The pandemic and protests and civil disorder continue to assail both the social fabrics and the economies of our cities, states and nation. Over the last few weeks, I’ve been following an interesting set of maps and graphs detailing the ongoing evolution of the US economy.*

The graphs and maps are focused on consumer spending, and based on private sector data (e.g., credit card transactions). Thus, they do not directly reflect business activity (although the team has separately analyzed some data relating to business activity). They also are significantly distorted by government initiatives designed to mitigate the economic impacts (more on that below). The data is broken down into seven economic sectors** – by state and county, and also includes data for 50+ metro areas. Data are also reported on a national level for consumers living in high, medium and low income areas. In the following, let me give you a sort of high-level early-stage summary on the recovery of consumer spending (based on data up 6/26/20).

Total consumer spending is still down by about 7% since the group’s January baseline. However, that total is misleading – spending on Arts, entertainment and recreation and Transportation is still only abut half of the baseline, with a very slow trajectory toward recovery. It may take years for these sectors related to tourism to recover, especially Transportation. Spending on Restaurants and hotels is also still down by a third nation-wide, but with a better trajectory. Health care spending is down 12%, but seems to be recovering well. Spending on Apparel and merchandise has essentially recovered, though the data does not reflect shifts from storefronts to online suppliers. The biggest surprise is Grocery spending – up 12%, probably reflecting eating at home vs dining out. This is highlighted by data from March: Grocery spending spiked at +73%!

Another surprise is in who’s not spending – consumers in affluent areas are spending 12% less than in January. Middle income areas are seeing a drop of only about 6% in spending; while there is a negligible drop in less affluent areas. Other data collected by the group indicate that small businesses in the more affluent areas are also being harder hit than in other areas.

Looking at the data at a state level, mid-America is doing the best, with generally increased consumer spending; Tennessee having the largest increase (5%). West Virginia, New Hampshire, Idaho, Hawaii and Maine are also seeing somewhat increased consumer spending compared to January. Both coasts are doing more poorly, especially the West Coast. Consumer spending in Rhode Island and California has lagged the worst among the states.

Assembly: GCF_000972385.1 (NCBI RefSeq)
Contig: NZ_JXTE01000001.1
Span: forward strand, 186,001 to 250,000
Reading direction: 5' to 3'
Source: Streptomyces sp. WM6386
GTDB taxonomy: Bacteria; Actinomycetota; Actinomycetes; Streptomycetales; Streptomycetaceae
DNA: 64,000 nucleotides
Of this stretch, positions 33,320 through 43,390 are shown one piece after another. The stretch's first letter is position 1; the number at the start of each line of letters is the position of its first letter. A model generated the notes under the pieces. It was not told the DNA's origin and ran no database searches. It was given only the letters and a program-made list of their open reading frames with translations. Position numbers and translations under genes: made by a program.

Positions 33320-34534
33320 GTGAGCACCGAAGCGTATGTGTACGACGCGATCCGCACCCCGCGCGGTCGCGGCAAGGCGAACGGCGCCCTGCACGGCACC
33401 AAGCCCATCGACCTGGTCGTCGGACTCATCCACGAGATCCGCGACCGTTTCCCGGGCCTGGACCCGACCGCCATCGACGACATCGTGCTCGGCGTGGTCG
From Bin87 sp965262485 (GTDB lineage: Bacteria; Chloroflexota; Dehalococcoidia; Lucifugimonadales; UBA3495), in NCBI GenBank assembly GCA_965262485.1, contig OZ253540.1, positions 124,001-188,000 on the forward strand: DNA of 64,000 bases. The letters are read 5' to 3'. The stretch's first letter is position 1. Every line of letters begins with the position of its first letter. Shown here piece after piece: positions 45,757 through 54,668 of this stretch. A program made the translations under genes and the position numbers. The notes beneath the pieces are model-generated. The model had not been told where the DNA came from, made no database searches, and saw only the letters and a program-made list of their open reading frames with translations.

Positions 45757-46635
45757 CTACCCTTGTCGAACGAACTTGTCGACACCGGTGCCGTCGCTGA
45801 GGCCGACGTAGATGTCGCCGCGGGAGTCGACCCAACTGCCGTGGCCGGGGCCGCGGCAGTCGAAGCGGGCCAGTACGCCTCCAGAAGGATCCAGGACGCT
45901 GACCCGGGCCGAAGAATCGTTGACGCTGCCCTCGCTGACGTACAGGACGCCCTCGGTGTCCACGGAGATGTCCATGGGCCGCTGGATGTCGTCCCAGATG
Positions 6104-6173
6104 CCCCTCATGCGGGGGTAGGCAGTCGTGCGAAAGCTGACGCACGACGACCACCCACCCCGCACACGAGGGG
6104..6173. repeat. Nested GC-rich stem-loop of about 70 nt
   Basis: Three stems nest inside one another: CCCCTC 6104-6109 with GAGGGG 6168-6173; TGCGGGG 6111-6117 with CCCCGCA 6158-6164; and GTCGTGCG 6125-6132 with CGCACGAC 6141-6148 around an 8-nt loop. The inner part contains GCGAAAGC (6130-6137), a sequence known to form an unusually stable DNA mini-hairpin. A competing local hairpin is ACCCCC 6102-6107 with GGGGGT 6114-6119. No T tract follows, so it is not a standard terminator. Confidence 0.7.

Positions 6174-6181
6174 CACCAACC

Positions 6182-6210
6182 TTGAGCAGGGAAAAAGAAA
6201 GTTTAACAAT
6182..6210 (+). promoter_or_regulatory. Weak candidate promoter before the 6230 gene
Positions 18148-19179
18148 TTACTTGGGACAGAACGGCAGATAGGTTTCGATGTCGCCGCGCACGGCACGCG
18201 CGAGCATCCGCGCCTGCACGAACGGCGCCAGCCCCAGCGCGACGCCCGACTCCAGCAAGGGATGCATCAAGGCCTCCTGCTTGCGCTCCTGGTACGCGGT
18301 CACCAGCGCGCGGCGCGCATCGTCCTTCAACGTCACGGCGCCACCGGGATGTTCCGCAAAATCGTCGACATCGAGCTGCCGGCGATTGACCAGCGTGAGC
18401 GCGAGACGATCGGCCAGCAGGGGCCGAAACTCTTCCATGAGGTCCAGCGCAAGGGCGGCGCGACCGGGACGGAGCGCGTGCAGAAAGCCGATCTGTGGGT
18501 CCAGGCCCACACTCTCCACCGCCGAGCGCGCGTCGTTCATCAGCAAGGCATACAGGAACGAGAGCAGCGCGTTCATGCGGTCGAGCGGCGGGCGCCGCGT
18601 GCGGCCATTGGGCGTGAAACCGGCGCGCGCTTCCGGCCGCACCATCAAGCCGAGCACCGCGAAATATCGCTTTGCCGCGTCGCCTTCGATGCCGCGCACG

Looking at the metro areas, there are two surprises: Jacksonville and Nashville. Jacksonville’s consumer spending is up over 5% compared to January; Nashville’s is off 33%(!). Nashville is particularly surprising given that Tennessee in general is doing rather well. San Francisco is also lagging badly, as are the other California metro areas as well as DC.

A few other observations about the data:

  • Iowa is the only state which has seen a decline on spending for groceries (11%).
  • Nashville saw the biggest drop in Transportation spending – 80%, and it’s staying flat.
  • In terms of Health care spending, the southern tier of states has recovered more than the northern tier; poorest performing is Vermont, off 52%.
  • In general, spending in rural areas is recovering more rapidly than in urban areas; and several rural counties actually saw increased consumer spending.
  • There is one aspect of the data that I find fascinating, but can’t explain: almost everyone one of the curves bottomed out in the period 3/28-4/17. However, in each case, there were two dips – one around 3/30 and another around 4/15, with slightly increased spending in between.

Here’s my takeaways:

  • The data shows great disparities in terms of geography, economic sector and income group. When I add in the data not included here (e.g., unemployment, housing, bankruptcies, small businesses closing) I come to the conclusion that recovery policies are going to have to be carefully crafted if they are to work. One size won’t fit all. Given the continuing dysfunction in Washington, I have to wonder whether my prediction of a four to five year recovery wasn’t overly optimistic. If Congress can’t come together on something as relatively simple as policing reform, how are they going to deal with the knottier (and naughtier!) issues surrounding recovery? As one example, increasing taxes on higher income groups will penalize already suffering small businesses in their areas – is this what we really want to do?